Voluntariness and the Repatriation of Human Remains from Colonial Contexts (1970-2021)

National Museum of the American Indian, Washington D.C.
(C) Ron Cogswell, 2020, via Flickr, CC BY 2.0 Deed

The sub-project examines the meaning of voluntariness within the global history of the repatriation of Australian and US-American Indigenous Ancestral Remains, from the 1970s to the present. It analyzes how postcolonial power relations and voluntariness interact in repatriation contexts up until today. In addition, it shows that repatriation practices are attached to wide-ranging societal developments that have established the repatriation of Indigenous Ancestral Remains as a normative paradigm over the course of the past five decades.

The sub-project centers, first, on the conflicts between Indigenous activists, scientists, and museum representatives regarding repatriations of Indigenous Ancestral Remains in Australia and the United States in the 1970s and 1980s. Second, it investigates the differing implications of the return of Indigenous Ancestral Remains based on museum policies in Australia since the late 1980s and the legally mandated repatriation in the United States since 1990. Third, it discusses the conflicts over the repatriation of Australian and US-American Indigenous Ancestral Remains from British and German museums and collections from the early 1990s until today.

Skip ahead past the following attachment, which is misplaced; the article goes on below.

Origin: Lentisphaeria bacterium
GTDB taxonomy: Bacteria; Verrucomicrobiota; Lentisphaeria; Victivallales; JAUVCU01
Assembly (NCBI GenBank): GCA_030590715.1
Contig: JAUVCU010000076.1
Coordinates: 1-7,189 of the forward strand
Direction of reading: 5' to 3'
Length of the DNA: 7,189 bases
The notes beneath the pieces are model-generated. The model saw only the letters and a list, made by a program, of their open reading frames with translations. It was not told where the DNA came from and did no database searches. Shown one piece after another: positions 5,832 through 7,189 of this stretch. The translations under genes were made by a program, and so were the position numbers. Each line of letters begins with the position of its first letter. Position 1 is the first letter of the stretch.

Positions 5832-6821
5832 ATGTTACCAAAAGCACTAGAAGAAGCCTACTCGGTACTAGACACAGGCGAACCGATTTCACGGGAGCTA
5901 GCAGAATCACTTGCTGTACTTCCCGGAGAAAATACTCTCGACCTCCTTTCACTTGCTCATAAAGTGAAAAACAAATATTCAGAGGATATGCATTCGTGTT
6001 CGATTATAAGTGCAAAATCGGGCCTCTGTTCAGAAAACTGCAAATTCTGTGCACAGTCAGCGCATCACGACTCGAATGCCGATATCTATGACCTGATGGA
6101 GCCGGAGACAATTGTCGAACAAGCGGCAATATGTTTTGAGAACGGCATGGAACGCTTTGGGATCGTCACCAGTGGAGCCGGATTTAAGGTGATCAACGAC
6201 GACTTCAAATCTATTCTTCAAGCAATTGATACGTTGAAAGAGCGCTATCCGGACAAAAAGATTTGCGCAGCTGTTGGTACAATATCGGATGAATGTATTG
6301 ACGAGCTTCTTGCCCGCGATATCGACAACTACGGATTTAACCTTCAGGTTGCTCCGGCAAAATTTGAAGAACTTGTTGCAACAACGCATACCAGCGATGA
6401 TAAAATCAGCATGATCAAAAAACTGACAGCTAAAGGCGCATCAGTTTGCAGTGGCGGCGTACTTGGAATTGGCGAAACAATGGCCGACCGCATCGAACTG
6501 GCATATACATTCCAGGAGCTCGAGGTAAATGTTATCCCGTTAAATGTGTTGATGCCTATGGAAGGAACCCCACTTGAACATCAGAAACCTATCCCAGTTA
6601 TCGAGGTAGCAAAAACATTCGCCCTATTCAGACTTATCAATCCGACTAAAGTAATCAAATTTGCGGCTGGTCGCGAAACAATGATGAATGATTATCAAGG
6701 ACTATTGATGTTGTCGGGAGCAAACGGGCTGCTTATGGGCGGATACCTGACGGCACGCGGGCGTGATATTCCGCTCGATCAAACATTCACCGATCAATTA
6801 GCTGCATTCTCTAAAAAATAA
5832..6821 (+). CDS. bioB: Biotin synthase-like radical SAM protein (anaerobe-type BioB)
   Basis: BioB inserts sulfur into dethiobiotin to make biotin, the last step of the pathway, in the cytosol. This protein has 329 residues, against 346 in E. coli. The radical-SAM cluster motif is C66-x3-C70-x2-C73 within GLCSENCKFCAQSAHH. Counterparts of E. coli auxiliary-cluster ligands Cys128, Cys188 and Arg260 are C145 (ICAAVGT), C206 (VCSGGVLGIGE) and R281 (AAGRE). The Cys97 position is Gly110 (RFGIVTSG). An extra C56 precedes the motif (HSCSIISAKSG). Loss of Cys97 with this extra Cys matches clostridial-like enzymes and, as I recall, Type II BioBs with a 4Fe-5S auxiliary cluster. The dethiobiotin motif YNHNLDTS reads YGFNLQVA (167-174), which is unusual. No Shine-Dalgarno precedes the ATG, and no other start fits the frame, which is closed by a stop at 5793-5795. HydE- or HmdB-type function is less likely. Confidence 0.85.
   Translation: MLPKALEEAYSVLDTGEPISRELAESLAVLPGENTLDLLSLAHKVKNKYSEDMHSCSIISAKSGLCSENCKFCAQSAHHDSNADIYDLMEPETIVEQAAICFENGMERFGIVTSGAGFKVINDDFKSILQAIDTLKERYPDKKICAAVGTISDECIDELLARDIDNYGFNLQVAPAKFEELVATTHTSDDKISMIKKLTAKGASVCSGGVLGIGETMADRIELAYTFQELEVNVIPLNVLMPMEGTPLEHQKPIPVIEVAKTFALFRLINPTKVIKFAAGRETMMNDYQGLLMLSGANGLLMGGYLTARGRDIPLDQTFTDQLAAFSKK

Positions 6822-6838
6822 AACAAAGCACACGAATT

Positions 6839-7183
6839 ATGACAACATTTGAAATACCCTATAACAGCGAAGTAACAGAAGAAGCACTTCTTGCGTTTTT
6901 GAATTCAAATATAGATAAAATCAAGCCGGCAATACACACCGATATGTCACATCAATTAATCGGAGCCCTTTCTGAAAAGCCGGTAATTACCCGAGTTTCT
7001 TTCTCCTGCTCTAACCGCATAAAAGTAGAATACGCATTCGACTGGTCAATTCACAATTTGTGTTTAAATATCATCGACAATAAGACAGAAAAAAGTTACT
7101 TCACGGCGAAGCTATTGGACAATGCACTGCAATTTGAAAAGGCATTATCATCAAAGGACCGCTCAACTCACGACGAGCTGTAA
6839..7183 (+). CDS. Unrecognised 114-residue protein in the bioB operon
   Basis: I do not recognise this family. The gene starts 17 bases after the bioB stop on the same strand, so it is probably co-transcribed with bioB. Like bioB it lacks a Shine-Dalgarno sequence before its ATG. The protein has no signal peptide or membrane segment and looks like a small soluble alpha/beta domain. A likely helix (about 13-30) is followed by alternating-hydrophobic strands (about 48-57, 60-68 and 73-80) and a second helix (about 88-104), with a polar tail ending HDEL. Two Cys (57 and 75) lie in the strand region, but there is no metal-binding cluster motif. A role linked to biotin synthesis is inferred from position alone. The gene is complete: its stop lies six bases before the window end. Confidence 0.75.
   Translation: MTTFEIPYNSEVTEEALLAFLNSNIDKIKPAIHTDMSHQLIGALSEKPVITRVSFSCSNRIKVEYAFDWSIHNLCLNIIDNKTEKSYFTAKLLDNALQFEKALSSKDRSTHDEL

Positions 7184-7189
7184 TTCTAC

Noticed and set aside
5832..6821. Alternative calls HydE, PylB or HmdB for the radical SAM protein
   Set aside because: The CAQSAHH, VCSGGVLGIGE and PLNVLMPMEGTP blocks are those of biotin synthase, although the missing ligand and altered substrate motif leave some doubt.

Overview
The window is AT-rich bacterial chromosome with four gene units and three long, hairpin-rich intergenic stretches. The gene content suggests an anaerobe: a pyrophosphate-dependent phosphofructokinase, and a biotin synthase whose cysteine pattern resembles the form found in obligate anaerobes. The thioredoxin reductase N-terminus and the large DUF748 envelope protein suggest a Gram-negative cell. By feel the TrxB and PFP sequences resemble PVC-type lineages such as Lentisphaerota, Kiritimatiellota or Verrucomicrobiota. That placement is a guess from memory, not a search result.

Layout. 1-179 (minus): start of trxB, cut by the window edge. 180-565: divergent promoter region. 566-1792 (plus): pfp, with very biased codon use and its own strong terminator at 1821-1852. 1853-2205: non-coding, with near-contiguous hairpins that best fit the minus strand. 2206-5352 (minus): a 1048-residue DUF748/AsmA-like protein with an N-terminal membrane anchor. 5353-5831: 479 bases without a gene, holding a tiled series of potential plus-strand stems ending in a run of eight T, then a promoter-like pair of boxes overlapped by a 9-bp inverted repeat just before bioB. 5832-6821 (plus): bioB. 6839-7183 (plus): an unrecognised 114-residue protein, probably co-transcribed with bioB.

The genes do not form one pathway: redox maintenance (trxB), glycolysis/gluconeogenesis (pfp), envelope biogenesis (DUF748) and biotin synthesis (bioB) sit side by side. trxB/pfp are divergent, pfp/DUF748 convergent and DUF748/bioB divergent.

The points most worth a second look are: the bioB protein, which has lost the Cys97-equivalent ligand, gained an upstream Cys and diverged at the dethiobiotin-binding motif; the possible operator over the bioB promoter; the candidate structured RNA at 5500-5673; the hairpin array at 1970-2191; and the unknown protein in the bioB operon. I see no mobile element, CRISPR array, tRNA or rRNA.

Analytically, the sub-project will focus on selected repatriation cases, which are approached from a micro- and macro-historical perspective. The research base consists of museum files, archival records of Indigenous rights organizations, oral history interviews, and newspaper reports.

Principal Investigator


Repatriation   |   Human Remains   |   Indigenous Peoples   |   Museums   |   Postcolonialism

Research Field

North American History   |   Global History

Project Period



University of Erfurt

Department of History

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